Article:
Day 13: TAKE ME TO ANOTHER PLACE, TAKE ME TO ANOTHER LAND…
It was 6:45am when I awoke, but Julie slept in another half-hour or so. It was another sunny and warm day, which was apparent when I took our belongings to our parked car. And ever since we left North Carolina, we swore that the air on this side of the Appalachians was generally warmer. Thus, more sweat and we couldn’t really let stuff sit in our car and let it act as a refrigerator overnight.
After a lengthy bit of packing and having another complimentary continental breakfast, we finally left the motel at 8:25am.
We headed back towards Burgess Falls hoping that perhaps we could have a more relaxed experience there while hoping the shadows of the morning would help make Burgess Falls more photo friendly than yesterday.
Instead of the riverside trail that we took yesterday afternoon, we took the maintenance road this time. The walk wasn’t any shorter than the path we took yesterday, but it was a lot flatter and wider. Julie and I were constantly mesmerized by the leaves gently falling to the ground like snowflakes. It helped pass the time as we were hiking the 0.75 miles to the main waterfall.
Once we got to the main falls, we could see that the morning light had already started to breach the very top of Burgess Falls. We knew that it would be prone to wreaking havoc on our photos given its propensity to create highly contrasted light and dark zones that the camera would be unable to resolve. I started to wonder if the lighting would’ve been better had we arrived at the park right when it opened at 8am.
Nonetheless, we spent some time taking photos at the top in both long exposure and fast exposure. Then, we descended to the base together. And like yesterday, the descent to the very bottom was a bit slippery and wet, but Julie seemed to get down without a problem.
Then, we wasted no time taking what photos we could until the sun’s light got even worse than it was now. Equipped with the tripod, I did my best to take in the entire scenery, but it was clear that without wading in the water, there was no way I could get completely frontal views of the falls. Besides, the morning sun would’ve shone directly in the line of sight from there (it was already washing out the very top of the falls in my photos).
We also took advantage of the tripod to take couple shots in long exposure down here as well. We’d eventually be done with the scene when a few other folks joined us in taking photos of the falls’ base.
By 10am, we were back at the car.
Next, we drove further south towards the town of Sparta. And once we passed that town while driving south on the TN-111, we followed the GPS hoping to find Lost Creek Falls somewhere southeast of town.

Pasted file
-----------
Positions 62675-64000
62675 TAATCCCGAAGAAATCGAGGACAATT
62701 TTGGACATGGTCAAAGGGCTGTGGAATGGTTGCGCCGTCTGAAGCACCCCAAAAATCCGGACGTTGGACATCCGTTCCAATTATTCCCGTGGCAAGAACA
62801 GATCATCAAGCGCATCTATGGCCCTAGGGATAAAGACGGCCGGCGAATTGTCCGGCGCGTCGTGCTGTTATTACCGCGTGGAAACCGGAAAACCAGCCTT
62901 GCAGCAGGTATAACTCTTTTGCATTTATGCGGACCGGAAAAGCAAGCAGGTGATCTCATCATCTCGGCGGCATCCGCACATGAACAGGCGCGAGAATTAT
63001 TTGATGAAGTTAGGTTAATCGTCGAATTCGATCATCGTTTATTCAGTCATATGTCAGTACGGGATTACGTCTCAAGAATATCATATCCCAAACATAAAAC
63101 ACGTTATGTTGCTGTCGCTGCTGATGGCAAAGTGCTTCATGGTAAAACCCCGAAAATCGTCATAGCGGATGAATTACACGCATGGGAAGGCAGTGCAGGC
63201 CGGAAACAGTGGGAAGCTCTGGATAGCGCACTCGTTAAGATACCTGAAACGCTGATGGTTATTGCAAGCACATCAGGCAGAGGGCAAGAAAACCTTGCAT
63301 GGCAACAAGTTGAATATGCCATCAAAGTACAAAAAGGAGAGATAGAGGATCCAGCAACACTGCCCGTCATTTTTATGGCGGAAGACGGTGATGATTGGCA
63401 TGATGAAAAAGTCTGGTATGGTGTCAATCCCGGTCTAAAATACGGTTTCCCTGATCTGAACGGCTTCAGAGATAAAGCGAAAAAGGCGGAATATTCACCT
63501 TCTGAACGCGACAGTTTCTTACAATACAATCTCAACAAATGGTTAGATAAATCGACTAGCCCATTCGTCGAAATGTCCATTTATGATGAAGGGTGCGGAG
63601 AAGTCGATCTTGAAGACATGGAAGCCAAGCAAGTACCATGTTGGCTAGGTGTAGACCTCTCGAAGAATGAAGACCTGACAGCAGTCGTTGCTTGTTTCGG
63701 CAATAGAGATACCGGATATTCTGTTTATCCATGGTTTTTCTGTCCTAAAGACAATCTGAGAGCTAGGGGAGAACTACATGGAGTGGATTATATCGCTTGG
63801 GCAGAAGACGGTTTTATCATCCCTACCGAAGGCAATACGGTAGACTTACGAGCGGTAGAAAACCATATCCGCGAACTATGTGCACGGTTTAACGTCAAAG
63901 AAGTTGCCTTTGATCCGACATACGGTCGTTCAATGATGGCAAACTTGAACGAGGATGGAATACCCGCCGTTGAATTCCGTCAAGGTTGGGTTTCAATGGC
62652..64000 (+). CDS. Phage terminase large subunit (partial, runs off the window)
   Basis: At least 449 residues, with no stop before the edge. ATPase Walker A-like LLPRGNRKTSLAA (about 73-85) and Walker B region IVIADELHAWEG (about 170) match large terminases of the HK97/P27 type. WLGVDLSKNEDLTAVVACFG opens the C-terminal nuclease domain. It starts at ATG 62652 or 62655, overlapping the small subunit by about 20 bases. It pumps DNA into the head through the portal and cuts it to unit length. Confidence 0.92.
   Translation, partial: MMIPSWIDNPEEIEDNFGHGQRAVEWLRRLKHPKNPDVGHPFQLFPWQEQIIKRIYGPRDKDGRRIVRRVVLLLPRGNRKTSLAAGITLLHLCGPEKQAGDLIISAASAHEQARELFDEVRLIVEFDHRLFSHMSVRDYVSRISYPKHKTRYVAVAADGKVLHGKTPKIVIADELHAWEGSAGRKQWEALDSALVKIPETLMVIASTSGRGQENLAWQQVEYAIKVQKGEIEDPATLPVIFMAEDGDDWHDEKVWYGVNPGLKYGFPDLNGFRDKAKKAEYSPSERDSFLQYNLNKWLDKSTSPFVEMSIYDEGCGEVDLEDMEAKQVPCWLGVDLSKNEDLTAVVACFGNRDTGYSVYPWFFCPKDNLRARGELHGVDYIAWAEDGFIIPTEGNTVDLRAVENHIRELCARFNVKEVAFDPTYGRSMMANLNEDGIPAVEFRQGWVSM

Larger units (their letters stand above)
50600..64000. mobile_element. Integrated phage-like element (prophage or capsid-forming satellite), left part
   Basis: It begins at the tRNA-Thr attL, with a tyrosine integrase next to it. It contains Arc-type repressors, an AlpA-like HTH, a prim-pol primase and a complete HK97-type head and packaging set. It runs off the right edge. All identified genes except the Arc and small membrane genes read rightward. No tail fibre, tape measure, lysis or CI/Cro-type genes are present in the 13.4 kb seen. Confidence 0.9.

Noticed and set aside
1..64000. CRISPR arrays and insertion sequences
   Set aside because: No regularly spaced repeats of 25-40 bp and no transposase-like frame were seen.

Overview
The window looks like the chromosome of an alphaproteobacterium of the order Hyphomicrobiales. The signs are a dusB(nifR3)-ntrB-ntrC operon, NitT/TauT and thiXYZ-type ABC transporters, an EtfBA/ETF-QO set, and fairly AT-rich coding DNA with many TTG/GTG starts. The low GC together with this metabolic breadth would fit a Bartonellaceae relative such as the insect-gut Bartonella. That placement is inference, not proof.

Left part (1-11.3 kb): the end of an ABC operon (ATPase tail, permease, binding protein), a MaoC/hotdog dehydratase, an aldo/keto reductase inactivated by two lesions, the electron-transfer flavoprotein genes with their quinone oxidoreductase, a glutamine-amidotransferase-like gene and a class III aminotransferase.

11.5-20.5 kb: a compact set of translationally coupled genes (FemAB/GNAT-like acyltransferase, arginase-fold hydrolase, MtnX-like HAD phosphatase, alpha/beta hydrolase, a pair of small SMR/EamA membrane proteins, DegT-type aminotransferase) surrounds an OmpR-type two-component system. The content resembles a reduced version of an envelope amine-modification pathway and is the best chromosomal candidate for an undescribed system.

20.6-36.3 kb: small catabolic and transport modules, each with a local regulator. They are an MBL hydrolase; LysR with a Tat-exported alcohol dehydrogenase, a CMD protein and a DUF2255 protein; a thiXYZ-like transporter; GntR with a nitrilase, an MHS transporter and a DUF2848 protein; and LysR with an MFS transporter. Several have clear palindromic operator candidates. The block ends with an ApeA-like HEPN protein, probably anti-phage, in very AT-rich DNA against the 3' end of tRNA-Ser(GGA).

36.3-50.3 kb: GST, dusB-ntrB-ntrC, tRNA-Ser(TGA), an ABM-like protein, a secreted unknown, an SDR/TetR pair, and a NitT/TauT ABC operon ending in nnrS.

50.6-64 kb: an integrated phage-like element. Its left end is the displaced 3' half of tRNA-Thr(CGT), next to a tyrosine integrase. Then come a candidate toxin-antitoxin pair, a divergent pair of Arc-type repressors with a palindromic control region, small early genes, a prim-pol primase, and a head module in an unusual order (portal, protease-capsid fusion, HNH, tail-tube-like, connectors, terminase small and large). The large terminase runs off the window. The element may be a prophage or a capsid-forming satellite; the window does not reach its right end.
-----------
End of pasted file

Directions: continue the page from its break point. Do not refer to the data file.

Our meanderings would eventually lead us to the 287, which we then took to Hickory Valley Rd, then to Big Bottom Rd (which was also White Cave Rd). At some point, we must’ve overshot the spot for Lost Creek Falls because we kept going north and eventually hit Lost Creek Rd. Turning right on Lost Creek Rd, we eventually reached a dead-end at someone’s residence. So in backtracking, I took some time to stop the car, look at our research notes, and then conclude that we had gone the right way before overshooting it.
So we headed back onto the White Caves Rd. now going south.
Eventually, we’d be back where the GPS told us to stop. However, there was a white truck with doors opened parked beneath the elevated unpaved road we were on. I could see that we were probably supposed to be parked where they were, but Julie was spooked by that truck in much the same way she was spooked by the camouflaged truck at Upper Piney Falls.
It was too bad Lost Creek Falls had no signs or anything indicating its whereabouts nor its protection. That would’ve saved us a heap of uncertainty.
Anyways, not wanting to tempt fate by a possible confrontation with armed people (which was definitely on our minds back at Upper Piney Falls yesterday), we decided against doing Lost Creek Falls and the Lost Creek Cave. So at 11:20am, we continued back towards the TN-111 and continued south towards Falls Creek Falls State Park.
There were actually two ways of getting there (one on the 30 and the other via the 111 we stayed on). So we continued going south of the town of Spencer and through some road work going on here.
Eventually, we’d get to the Hwy 285, which we followed all the way into the main part of the state resort park. It felt like there was a bit of a maze of roads criss-crossing every which way. But we made sure that we stayed on the main road until we saw signs pointing the way to the main waterfall itself.
By 12:10pm, we made it to the car park for the Falls Creek Falls Overlook. The place was quite busy for a weekday. It was also partly cloudy, which was a good thing for blocking out the sun in photographs.
That was because when we walked to the overlook, we could see right away that the sun created really bad lighting conditions for photographing the 256ft waterfall. Not even its companion waterfall was flowing given the pretty low volume of water on the main falls.
I had read that the man-made down further upstream (and that we drove over en route to get here) ensured that Falls Creek Falls would flow year-round. But without this waterfall in full stream, it really wasn’t all that impressive (at least compared to something like Burgess Falls).
It was a good thing that the sun was blocked by the clouds from time to time. I tried to capitalize on it when such an event occurred, but the best viewing spot at the overlook (where the foliage below wasn’t getting in the way) was almost never vacated.
At 12:40pm, Julie returned to the car. She let me go ahead and take the descending trail to the base of Falls Creek Falls.